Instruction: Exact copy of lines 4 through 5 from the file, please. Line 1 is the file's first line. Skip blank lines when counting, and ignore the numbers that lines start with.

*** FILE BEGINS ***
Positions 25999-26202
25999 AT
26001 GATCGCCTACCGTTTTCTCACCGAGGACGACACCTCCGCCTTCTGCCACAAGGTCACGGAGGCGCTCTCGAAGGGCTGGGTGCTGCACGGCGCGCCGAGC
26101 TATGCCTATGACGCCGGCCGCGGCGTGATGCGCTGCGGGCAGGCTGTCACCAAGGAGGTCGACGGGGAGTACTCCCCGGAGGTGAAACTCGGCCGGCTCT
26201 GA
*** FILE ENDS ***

26101 TATGCCTATGACGCCGGCCGCGGCGTGATGCGCTGCGGGCAGGCTGTCACCAAGGAGGTCGACGGGGAGTACTCCCCGGAGGTGAAACTCGGCCGGCTCT
26201 GA